It’s that wonderful time of year; time to drive people crazy with “punny” humor.

I started this years ago, when I was working with elementary, middle, and high school students (and quite a few college students, too). Pouring over old, used joke books, I would select prime puns and share them at our events just to get a groan. Elephants started it.

How do you get an elephant out of the water?

I know.  But most people grin a little bit.

And that was my point. I was a one-woman crusade against the cruel, snide, hurtful “jokes” that float around so effortlessly. I was making my own small point about the sarcasm-couched-as-wit that haunts us in prime time television and other forms of media.

Kids are prime (don’t excuse the pun) candidates for this tripe. It’s the McDonald’s marketing plan: snag them when they’re young and you have a customer for life. Unfortunately, adults aren’t much more discerning . Once we get a hold of a bad habit, it’s hard to let go.

It was easy for me to start posting the jokes on Facebook. Pretty soon, I had a following of students begging me to stop, which I did one year right after Halloween.

Bill: What can you say about a horrible mummy joke?
Bob: What?
Bill: It sphinx!Halloween-Jokes-Quotes-3

Biding my time, I waited until Thanksgiving rolled around. And I sprung them again.

Q: Why did the turkey sit on the tomahawk?
A: To hatchet.

I think Thanksgiving jokes are the most stuffy because Pilgrims were so serious. (That’s my own joke. Thank you.) By this time, adults started to “like” them on my page, too. I usually only posted a week’s worth – they’re limited edition – so I waited, again, until Christmas. (Q: What do you call a kid who doesn’t believe in Santa?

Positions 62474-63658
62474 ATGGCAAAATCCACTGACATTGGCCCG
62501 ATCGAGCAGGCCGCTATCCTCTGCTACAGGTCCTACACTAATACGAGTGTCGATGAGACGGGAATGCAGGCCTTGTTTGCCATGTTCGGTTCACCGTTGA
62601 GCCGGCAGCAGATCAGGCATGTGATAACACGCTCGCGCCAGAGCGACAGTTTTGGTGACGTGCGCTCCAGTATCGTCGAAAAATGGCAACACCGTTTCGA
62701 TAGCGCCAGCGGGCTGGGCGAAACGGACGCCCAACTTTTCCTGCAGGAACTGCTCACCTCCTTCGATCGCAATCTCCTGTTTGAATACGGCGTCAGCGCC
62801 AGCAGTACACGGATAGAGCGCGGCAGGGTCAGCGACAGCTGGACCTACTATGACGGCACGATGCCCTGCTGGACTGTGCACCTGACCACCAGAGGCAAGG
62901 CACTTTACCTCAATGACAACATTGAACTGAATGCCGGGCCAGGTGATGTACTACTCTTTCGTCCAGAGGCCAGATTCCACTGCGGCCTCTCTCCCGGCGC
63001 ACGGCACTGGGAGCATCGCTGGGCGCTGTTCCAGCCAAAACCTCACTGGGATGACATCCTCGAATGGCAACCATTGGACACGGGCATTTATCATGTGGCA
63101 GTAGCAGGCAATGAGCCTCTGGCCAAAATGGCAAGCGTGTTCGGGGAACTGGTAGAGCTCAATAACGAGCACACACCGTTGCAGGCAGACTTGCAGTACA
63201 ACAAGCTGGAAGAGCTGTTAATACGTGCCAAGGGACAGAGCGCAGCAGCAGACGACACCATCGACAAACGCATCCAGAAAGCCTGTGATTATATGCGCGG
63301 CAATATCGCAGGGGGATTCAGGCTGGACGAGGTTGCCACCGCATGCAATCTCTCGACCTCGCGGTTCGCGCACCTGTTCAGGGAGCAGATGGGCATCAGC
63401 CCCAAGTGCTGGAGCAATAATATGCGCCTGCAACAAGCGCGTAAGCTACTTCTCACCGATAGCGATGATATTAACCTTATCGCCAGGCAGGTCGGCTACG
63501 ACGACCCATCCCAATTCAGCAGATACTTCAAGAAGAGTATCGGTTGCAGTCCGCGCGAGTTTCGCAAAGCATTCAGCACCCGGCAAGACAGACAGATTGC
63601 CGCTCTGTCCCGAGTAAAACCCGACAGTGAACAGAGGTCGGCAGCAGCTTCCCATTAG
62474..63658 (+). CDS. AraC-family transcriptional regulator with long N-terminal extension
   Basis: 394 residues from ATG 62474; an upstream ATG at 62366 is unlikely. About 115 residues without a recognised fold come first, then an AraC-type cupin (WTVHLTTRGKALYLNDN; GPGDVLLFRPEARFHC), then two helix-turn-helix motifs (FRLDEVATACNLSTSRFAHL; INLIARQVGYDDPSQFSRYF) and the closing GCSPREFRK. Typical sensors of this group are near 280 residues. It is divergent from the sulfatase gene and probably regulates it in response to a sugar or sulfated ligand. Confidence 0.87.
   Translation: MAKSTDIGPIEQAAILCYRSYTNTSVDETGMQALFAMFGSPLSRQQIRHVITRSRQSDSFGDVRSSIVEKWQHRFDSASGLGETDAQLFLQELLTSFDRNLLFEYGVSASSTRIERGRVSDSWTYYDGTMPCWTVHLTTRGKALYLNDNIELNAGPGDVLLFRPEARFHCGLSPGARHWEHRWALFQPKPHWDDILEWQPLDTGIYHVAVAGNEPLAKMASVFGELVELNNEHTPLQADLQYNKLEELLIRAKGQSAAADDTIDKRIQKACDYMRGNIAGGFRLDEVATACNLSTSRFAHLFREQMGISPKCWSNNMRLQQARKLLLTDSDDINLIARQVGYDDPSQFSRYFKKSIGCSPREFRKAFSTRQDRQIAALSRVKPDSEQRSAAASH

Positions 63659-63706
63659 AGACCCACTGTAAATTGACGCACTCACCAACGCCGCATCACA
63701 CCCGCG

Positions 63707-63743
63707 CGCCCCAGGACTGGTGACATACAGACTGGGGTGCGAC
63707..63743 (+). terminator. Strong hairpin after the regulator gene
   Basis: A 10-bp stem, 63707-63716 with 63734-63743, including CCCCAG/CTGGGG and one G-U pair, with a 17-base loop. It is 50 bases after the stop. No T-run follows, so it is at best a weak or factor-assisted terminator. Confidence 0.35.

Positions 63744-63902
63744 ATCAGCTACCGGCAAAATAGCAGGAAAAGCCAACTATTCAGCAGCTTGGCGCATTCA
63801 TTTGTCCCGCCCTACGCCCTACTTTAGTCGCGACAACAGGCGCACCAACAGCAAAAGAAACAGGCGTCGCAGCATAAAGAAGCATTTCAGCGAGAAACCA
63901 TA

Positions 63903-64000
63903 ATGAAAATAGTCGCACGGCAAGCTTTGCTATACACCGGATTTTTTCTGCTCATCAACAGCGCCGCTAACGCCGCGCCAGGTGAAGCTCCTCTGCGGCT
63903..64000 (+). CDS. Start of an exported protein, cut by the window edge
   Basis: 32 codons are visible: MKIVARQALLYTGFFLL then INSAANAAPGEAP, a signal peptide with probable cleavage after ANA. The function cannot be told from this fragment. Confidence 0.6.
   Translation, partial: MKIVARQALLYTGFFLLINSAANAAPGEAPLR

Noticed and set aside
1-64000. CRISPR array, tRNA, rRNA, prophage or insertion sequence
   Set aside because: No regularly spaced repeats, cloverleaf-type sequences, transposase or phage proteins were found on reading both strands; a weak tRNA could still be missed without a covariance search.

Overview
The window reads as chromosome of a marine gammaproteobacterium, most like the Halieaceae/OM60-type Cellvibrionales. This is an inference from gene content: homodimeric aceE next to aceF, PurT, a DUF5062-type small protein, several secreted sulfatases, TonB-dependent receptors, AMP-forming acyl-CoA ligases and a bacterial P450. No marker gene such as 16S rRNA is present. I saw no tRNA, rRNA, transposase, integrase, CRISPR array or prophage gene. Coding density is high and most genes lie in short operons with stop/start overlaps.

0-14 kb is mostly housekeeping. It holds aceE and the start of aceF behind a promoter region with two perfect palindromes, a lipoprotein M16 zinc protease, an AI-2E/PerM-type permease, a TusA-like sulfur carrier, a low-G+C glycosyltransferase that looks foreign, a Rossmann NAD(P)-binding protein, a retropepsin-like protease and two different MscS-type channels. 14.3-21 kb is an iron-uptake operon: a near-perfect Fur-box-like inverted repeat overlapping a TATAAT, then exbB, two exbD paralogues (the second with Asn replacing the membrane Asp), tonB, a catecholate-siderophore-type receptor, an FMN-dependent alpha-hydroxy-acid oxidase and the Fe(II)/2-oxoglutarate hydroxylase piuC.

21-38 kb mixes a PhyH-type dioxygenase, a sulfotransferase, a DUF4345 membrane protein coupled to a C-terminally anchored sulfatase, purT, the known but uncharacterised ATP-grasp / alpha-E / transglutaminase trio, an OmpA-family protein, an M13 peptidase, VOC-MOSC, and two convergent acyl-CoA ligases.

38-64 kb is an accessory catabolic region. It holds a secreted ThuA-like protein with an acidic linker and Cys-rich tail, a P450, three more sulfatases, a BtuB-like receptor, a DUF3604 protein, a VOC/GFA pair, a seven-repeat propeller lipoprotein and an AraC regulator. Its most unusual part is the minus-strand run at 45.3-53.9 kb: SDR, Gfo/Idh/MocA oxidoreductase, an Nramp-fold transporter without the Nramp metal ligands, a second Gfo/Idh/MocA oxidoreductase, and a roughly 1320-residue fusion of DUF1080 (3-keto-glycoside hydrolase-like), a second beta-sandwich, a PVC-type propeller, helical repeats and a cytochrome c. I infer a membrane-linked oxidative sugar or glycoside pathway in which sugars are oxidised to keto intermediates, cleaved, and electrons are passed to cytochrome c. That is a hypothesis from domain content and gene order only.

A: A rebel without a Claus.)
Why the following? I suspect, through no elfin magical mischief or tom-fowl-ery, that people, old and young, like to laugh at something that isn’t taking a pound of flesh or a poke with a stick. We’re tired of leaving our victims plucked and naked, ready for basting.

Don’t we have enough of that?

It’s a trivial thing, I know. What is this actually doing? It’s like people say these days: “First world problems.” But I think it is a first world problem; we’re often not nice and we don’t care who suffers the butt of our jokes.

Today’s “fine, fine line” is long and thin. When I was a kid, you couldn’t talk about flatulence, underwear, or your parents without a reprimand. These are so accepted now, it seems Puritanical to protest.

My college students don’t even agree with me on swear words. They say “pissed” and “bitch” aren’t cursing.  Those phrases were squashed by the FCC and George Carlin.

At any rate, whenever I bring these little treasures back, I get a great response.  Oh, it’s not my original humor – my  own bit of fun is seeking them out. I’m just spreading the pumpkin seeds of humor, the Jeri Appleseed of puns and jokes.

It’s a one woman revolution. I’m only joking.

You say you want a revolution
Well, you know
We all want to change the world
You tell me that it’s evolution
Well, you know
We all want to change the world
But when you talk about destruction
Don’t you know that you can count me out
Don’t you know it’s gonna be all right
all right, all right.
(The Beatles: “Revolution”)